- jump into controversies like the attack on a jogger in Central Park, which he exploited with signed advertisements calling for New York state to reinstate the death penalty.In the jogger case, Trump wasn’t so bold as to say the youngsters arrested for the crime should be executed, but the implication was obvious. (It should be noted that they were eventually exonerated of the crime.) The wording meant that Trump could exploit the dangerous anger people felt about the attack, but in an indirect way.By the time he began his 2016 campaign for president, Trump had perfected his method of attaching escape-hatch-caveats to inflammatory words about groups of people. So it was that he said that a few “good people” were among the immigrants from Mexico whom he described as rapists and people bringing drugs.With his “lack of knowledge” and “great disloyalty” smear, Trump again picked up his favorite playthings — dangerous words — and threw them around recklessly. Those who identify with neo-Nazis chanting “Jews will not replace us” during the awful white nationalist demonstrations in Charlottesville would find in Trump’s comment confirmation that he is with them. He expressed a similar sentiment during the Charlottesville crisis when he noted there were “very fine people” among those who carried torches and shouted the Nazi slogan “blood and soil”Trump’s comments are of a piece with the white identity strategy he seems to be employing in his bid for reelection. With his brutal approach to immigration, references to “shithole” countries in Africa, and his consistent attacks on black and brown members of Congress — like his recent, and repeated, public disparagement of Muslim-American Congresswomen Ilhan Omar and Rashida Tlaib — Trump plays on white anxieties about a future when they are no longer part of a racial or ethnic majority.The big problem with Trump’s callous and destructive abuse of his office is that it requires regular renewal, intensification and amplification. Renewal comes when he simply repeats an ugly claim to remind us where he stands. Intensification comes when he raises the stakes to make sure he gets the attention he wants. Amplification comes when he adds a new group — in this case American Jews — to his hit parade of hatred. With three techniques he keeps drawing attention to himself, and away from serious problems.It’s difficult to say where all this will lead. The only certainty is that Trump will continue along this line. Proof came less than 24 hours after his Oval Office disgrace when he retweeted a notorious conspiracy theorist’s claim that Israelis regard Trump as “the second coming of God.”Jews do not believe in a concept like the “second coming,” but conservative evangelicals who largely support Trump do. The statement exploits their religious and emotional attachment to Israel in the crudest possible way. Of course, Trump endorsed it.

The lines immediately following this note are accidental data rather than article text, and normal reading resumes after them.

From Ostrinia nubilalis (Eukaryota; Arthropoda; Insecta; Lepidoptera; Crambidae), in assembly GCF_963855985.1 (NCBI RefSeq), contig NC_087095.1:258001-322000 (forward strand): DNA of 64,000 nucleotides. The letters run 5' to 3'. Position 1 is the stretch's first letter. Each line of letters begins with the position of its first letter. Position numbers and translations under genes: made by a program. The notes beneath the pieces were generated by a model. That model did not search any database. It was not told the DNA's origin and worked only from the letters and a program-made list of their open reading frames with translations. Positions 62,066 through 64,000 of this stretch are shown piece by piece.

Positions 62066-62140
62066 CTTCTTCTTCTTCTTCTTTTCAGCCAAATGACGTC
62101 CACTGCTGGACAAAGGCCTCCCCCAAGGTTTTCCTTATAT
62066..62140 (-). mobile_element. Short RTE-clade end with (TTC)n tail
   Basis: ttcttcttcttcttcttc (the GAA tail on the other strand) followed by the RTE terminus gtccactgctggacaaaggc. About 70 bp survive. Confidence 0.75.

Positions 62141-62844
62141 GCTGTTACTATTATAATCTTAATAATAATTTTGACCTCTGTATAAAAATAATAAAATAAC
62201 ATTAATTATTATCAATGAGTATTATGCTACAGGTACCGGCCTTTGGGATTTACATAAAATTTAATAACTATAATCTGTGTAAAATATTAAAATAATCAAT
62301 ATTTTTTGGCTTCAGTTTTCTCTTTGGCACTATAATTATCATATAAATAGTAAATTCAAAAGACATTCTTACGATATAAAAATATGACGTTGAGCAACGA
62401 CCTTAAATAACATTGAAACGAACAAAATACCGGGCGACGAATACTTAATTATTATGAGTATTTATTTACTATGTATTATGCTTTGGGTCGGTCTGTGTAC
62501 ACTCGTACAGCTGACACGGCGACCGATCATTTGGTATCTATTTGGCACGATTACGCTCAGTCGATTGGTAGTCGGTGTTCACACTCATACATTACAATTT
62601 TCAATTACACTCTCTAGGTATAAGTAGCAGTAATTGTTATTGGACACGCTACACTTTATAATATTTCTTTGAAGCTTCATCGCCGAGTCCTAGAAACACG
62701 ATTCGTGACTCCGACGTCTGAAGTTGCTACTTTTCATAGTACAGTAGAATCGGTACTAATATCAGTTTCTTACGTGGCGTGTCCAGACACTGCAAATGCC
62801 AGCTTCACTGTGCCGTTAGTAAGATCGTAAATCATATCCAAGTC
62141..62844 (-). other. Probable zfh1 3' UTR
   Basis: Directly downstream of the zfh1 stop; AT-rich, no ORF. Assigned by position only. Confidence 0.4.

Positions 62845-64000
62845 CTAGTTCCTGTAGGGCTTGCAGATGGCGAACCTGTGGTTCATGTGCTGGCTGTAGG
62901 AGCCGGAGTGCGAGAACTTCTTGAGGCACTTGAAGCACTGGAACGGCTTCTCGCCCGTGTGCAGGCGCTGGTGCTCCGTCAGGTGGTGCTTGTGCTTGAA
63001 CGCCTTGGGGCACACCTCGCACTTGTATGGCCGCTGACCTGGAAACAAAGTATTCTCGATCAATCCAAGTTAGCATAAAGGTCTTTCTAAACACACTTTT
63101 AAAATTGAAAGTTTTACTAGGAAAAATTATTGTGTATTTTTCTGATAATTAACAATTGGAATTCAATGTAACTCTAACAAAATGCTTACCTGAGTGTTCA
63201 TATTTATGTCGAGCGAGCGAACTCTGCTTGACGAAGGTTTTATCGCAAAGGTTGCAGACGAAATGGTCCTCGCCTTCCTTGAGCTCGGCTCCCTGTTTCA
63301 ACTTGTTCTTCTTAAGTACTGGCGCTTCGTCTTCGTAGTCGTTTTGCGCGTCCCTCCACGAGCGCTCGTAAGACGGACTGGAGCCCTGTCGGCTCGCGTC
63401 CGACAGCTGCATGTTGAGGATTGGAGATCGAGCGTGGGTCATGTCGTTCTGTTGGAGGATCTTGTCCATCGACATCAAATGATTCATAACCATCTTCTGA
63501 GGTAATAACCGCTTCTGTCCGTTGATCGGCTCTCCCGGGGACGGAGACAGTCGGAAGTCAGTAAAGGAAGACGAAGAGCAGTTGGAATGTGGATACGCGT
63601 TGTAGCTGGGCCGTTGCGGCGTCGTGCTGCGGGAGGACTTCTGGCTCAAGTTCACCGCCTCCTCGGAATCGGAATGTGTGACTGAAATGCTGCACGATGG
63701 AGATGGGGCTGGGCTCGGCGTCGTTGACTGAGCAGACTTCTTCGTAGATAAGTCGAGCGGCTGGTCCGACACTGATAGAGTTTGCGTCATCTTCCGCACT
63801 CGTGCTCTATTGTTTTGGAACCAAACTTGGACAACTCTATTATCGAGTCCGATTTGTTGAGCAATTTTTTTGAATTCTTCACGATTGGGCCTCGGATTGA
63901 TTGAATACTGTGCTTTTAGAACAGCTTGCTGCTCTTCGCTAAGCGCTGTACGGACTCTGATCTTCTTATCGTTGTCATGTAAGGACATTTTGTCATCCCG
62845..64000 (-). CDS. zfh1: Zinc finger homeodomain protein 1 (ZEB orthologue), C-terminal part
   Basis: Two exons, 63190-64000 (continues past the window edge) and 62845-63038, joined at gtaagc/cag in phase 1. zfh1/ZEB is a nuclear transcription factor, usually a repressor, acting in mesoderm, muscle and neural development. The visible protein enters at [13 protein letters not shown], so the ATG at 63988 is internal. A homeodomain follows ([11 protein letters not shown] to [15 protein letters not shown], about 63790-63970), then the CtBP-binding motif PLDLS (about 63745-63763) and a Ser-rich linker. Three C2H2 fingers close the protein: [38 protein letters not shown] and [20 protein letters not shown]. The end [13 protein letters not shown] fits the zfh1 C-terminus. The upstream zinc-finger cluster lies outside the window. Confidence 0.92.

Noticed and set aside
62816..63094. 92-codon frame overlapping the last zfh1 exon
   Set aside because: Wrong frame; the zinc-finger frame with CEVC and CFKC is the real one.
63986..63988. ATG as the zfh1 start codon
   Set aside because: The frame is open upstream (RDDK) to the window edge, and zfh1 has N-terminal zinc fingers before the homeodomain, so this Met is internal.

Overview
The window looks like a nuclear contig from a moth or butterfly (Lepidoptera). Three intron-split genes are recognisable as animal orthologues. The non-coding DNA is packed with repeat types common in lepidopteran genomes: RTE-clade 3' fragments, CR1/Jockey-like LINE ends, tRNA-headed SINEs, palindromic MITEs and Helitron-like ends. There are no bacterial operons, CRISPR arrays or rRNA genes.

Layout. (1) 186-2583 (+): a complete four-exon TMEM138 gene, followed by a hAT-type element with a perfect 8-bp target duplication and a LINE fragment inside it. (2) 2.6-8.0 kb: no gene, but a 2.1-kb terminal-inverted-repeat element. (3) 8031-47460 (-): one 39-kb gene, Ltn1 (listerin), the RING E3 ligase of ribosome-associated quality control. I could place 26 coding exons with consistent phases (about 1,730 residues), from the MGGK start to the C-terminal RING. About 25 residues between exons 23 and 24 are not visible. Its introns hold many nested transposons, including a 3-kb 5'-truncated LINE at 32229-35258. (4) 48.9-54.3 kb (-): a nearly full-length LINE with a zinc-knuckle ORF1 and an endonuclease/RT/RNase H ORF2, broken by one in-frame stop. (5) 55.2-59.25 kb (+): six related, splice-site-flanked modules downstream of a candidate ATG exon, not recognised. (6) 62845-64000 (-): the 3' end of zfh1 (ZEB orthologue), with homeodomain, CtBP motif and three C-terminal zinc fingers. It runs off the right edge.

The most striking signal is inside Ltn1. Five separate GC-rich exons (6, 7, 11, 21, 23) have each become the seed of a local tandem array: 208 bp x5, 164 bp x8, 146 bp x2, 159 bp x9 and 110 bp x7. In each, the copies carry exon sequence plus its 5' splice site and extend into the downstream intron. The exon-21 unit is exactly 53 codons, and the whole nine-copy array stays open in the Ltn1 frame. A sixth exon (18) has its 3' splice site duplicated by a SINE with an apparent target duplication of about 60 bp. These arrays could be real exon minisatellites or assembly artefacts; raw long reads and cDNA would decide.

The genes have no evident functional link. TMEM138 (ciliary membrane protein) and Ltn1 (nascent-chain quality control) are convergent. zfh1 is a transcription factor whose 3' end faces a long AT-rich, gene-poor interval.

TEL AVIV – It is Bibi again. Having unapologetically allied with a racist, Jewish-supremacist party, Binyamin Netanyahu has secured a fourth consecutive term as Israel’s prime minister. The Union of Right Wing Parties says Netanyahu promised it both the education ministry and the justice ministry, and who are we to doubt it? Along with Netanyahu’s other right-wing allies, the URWP has already backed a new law that would protect the prime minister from being indicted on pending corruption charges.